Wind coming over the ridge will move perpendicular to the tee creating low pressure inside the tee (and the end of the vent pipe). Wind moving parallel to the tee will increase velocity as it moves through the tee, which again creates low pressure at the end of the vent pipe.

David

Last edited on Thu Jan 19th, 2012 10:43 pm by energyexpert

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 Posted: Thu Jan 19th, 2012 11:47 pm
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jimmiemac1947
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From what you are saying you have described a cap similar to my wood stove chimney cap ....which can take all kinds of winds! (wood stove cap photo)
They come in 3" sizes which is what the WH vent pipe is.
Even though it's $75 for one of these compared to $17 for the MetalBest cap I am tired of lighting this pilot and may opt for getting one.

Thanks,
Jim

Attachment: hs_windbeater.jpg (Downloaded 37 times)

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 Posted: Wed Feb 1st, 2012 02:29 pm
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jimmiemac1947
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I have had my new High-Wind Top cap from Metal-Best on for about 2 weeks now. It has not prevented the pilot from going out, In fact I don't think it is any better than the one I had one before. Winds up hear were not that bad, some days 30 MPH would blow out the pilot. This water heater is a DV direct vent Rheem Warrior.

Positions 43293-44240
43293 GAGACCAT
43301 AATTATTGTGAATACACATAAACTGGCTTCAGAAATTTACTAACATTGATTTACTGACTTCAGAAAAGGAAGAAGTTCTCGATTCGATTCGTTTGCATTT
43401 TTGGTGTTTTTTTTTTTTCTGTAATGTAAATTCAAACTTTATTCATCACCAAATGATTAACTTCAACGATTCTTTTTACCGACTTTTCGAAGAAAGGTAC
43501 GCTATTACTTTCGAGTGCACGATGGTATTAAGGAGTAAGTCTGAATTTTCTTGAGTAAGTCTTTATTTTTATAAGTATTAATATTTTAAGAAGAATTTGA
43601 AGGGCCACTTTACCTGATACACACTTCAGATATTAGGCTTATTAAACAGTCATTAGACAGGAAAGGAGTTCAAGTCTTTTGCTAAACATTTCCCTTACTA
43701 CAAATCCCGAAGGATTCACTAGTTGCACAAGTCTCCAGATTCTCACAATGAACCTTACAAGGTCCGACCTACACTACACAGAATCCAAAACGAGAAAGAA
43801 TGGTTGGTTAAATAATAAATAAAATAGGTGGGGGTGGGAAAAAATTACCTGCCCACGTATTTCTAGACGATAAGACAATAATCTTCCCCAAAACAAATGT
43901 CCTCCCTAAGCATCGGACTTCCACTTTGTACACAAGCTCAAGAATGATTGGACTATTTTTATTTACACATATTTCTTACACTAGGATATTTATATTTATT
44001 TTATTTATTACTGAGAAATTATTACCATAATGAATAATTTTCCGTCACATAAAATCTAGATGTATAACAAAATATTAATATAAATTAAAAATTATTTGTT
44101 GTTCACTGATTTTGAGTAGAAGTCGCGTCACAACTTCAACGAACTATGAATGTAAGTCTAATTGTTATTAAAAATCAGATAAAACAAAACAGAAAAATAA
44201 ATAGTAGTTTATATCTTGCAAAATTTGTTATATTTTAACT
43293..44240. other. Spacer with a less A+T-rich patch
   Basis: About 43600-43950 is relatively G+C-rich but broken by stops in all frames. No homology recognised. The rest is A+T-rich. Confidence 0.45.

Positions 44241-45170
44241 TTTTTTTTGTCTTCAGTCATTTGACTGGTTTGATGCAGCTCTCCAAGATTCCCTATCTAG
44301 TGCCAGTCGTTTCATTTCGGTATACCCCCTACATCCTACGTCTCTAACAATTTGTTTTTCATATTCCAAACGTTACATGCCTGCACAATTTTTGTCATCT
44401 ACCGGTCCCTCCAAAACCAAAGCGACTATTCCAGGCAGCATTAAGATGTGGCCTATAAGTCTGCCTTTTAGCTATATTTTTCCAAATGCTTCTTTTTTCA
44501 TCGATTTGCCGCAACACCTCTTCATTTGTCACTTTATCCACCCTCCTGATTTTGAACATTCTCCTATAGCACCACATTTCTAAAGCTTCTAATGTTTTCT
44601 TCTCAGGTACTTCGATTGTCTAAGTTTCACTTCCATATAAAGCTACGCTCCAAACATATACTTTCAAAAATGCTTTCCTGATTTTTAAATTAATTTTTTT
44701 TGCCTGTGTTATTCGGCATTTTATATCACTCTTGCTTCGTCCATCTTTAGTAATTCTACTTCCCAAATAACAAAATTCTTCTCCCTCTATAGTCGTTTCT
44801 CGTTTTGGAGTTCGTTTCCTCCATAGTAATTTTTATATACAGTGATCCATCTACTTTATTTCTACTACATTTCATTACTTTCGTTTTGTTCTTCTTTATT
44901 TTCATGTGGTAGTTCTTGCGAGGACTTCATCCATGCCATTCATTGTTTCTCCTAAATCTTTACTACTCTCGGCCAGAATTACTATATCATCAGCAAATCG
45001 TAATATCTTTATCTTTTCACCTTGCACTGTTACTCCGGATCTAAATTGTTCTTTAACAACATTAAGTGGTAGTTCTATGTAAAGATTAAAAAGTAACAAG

http://www.rheem.com/documents/warrior-direct-vent-warrior-direct-vent-5-year-spec-sheet

The photo shows the pilot and burner/vent area.

Question, I have heard of a "Pilot Baffle". What do they look like? Where can I get one?

My next attempt at a fix is the extend the 3" pipe above the roof from 24" to 36" and try another cap. I have read some post at other forums that extending the vent pipe may help.

Attachment: pilot area.jpg (Downloaded 27 times)

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 Posted: Wed Feb 1st, 2012 04:01 pm
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eleent
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Hello:  Thinking out loud here: Normally for a balanced flue appliance, both intake and exhaust are very close to the same location.  Thus, they both experience the same pressure from wind and remain balanced.  What you have promotes air flow through the heater because intake and exhaust are at such different pressure points when wind is gusting. 

The heater only needs enough air for combustion.  How about putting an air filter on the inlet side of things to baffle and slow down air flow?  It would need cleaning if it proved out, but if the pilot quit blowing out, this would be a step in the right direction.

Yours,  Larry